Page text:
“We felt the colt had exceptional poise and balance,” de Meric said. “He had a beautiful, fluid way of moving, and he looked like he just owned his surroundings. We had hoped to get him for a little bit less (than the final price).”

De Meric purchased the yearling for Seth Klarman’s LRK Stables and the plan now is to prepare the colt for racing instead of selling him at a sale of 2-year-olds in training, “but we like to keep all our options open,” the pinhooker said.

Paramount Sales consigned the six-figure yearling for Gerry Dilger’s Dromoland Farm near Lexington. Dilger purchased the colt in the name of Filbert Farm for $150,000 at the 2008 Keeneland November breeding stock sale. Then a weanling, the colt was consigned to the mixed auction by his breeder, Brereton Jones of Airdrie Stud.

“He had been awfully popular, and Nick loved him; pretty much everybody was on him,” said Paramount’s Gabriel Duignan. “You just could not pick the horse apart. He’s so balanced, and he showed himself like a professional. There was nothing to fault the horse on his physical. He had perfect X-rays. He’s just a very special horse. It was a very fair price for him.”

Dromoland originally had consigned the colt to the Fasig-Tipton Saratoga select yearling auction in August, but he suffered a stone bruise in a front foot while in New York and was scratched from the sale.

“In a market like this, I’m delighted with the price,” Dilger said. “He showed well at first at Saratoga and then he started to get ‘ouchy.’ We tried to work him through it and couldn’t. When he got home, he popped a gravel and after that he was fine, so we went on from there. Things like that happen to horses. He was already prepped for a sale, so we didn’t have to do much with him this time around at all. I just let the market take the horse to where he dropped. There was a reserve, but there was a lot of room between it and the final price.”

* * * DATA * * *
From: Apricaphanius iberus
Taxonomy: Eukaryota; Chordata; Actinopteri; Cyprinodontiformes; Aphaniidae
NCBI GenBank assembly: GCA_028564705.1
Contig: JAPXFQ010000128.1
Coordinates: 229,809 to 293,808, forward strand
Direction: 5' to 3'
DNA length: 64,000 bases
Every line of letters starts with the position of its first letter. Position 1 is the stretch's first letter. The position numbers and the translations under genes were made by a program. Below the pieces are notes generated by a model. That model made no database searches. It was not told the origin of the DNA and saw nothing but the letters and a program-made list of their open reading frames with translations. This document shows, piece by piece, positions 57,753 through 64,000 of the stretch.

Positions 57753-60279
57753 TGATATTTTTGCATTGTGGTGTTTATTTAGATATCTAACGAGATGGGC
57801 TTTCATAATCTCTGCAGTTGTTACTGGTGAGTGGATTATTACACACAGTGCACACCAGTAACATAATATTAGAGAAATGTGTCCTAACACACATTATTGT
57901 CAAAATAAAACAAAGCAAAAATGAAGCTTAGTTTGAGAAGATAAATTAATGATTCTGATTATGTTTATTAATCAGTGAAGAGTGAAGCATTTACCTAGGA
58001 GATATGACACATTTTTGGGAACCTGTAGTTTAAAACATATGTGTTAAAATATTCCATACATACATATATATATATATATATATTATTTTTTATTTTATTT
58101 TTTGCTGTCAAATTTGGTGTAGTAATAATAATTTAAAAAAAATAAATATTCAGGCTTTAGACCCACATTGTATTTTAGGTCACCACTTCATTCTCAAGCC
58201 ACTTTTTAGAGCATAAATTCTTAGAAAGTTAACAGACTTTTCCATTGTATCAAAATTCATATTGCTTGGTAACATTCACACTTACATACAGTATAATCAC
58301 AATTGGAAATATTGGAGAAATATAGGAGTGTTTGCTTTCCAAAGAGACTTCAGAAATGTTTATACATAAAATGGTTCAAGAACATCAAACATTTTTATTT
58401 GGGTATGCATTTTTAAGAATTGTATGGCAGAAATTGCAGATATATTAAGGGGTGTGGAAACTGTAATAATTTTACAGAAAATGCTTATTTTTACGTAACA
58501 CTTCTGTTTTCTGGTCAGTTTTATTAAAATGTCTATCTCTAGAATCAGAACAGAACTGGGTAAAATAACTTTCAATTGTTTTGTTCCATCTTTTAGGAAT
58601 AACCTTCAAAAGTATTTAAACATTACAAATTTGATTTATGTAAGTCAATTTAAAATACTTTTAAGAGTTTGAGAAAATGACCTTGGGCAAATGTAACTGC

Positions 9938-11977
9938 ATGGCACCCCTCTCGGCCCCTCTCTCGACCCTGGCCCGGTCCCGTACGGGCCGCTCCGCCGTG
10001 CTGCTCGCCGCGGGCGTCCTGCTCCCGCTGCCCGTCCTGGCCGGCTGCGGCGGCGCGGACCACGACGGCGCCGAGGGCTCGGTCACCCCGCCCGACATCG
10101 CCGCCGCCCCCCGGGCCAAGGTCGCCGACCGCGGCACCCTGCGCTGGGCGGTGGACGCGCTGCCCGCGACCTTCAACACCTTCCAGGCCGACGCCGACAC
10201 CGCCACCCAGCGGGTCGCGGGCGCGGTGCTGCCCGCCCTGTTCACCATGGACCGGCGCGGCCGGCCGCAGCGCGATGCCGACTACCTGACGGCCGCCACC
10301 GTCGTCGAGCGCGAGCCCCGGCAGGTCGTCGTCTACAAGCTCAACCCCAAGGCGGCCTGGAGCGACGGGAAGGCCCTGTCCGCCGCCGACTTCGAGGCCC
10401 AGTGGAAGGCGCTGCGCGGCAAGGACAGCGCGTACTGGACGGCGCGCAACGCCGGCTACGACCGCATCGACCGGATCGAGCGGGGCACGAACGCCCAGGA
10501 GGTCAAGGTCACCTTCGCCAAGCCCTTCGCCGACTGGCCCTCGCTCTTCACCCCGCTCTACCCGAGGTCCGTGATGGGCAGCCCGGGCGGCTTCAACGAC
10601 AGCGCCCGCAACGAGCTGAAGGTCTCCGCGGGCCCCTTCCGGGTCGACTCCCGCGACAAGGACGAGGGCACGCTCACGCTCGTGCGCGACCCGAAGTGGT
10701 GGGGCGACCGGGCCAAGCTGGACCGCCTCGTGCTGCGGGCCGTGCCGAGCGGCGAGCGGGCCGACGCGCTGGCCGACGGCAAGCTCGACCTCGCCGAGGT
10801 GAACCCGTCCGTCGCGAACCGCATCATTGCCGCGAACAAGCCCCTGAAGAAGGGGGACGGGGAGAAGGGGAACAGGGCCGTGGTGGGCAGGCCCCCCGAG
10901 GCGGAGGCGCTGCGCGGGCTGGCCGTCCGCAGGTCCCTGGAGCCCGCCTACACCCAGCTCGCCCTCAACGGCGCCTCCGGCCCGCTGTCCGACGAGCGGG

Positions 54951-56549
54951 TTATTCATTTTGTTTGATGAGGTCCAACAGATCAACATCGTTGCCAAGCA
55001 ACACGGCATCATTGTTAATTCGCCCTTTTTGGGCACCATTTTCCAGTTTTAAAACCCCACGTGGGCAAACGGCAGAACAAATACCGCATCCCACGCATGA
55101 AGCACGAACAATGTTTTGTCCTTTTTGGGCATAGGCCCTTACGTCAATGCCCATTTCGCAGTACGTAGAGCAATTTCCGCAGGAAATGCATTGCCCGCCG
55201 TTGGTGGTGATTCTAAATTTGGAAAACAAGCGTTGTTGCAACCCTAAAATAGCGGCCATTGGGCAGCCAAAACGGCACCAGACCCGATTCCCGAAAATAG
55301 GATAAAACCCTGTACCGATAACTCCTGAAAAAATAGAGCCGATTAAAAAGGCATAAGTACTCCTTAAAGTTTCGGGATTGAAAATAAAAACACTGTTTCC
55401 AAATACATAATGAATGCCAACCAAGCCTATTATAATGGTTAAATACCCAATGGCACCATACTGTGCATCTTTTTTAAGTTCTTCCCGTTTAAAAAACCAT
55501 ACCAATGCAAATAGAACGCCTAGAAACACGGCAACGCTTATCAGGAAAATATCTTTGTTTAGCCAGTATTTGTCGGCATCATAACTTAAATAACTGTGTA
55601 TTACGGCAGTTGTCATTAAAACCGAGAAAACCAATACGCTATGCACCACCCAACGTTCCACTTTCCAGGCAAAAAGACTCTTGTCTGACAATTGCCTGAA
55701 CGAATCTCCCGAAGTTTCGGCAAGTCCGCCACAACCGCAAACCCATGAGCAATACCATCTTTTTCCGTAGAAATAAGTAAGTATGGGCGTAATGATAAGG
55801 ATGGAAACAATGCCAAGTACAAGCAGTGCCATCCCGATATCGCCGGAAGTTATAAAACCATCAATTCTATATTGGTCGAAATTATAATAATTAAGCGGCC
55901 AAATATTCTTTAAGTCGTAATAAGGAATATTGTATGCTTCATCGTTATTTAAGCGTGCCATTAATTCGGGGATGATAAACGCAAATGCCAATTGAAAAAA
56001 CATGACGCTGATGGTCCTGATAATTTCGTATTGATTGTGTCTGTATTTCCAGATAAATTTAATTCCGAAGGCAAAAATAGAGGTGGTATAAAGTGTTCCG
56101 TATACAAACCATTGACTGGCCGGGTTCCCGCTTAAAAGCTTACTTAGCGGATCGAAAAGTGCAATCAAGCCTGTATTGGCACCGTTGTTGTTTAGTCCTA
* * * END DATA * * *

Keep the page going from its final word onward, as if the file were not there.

The colt is the first foal out of the 5-year-old unraced Yankee Victor mare Keep It Going, who is a half-sister to Impending Bear (by Farma Way), who scored in the 2000 Appalachian Stakes at Keeneland. Keep It Going and Impending Bear's dam, Harlan Honey (by Silver Hawk), captured the Appalachian and Palisades Stakes in 1993 at Keeneland.

The auction’s highest-priced filly and second-highest-priced yearling overall was a daughter of Tapit , Steal the Dance, who sold for $182,000 to Aiken, S.C.-based pinhooker Cary Frommer, agent, late during the second session. Produced from the 10-year-old winning Forest Wildcat mare Purloin, who is a half-sister to added-money winner Pirate of Penzance (by Southern Halo), the gray or roan yearling is a full sister to the winner Carolina Tapper and a half-sister to another winner, Ataseastorm (by Chief Seattle). Other members of her family include grade II winner Caller I. D.

“I was just helping Cary out picking out some babies, and we found her a couple days ago; of course, we thought she was the best horse in the sale as everybody does who gets their horse bought,” said Florida horseman Barry Berkelhammer. “She was a lovely filly, but we didn’t think we would have to pay that much. She just had a beautiful walk on her, and she has a lot of hip to her for a Tapit; usually they tend to be a little light in the hip. She had a good neck, and she just looks like she’ll grow into a beautiful filly.”

Sally Thomas, agent, consigned Steal the Dance, who was bred in Kentucky by Carol Ann Kaye-Garcia, the wife of Maryland trainer Carlos Garcia. Berkelhammer said the filly would be pointed for the 2010 Fasig-Tipton Florida select sale of 2-year-olds in training.

During the Fasig-Tipton Midlantic auction's second session, the 190 yearlings that sold grossed $3,071,850 and averaged $16,168. The median was $5,000. The buy-back/no bid rate was 28%.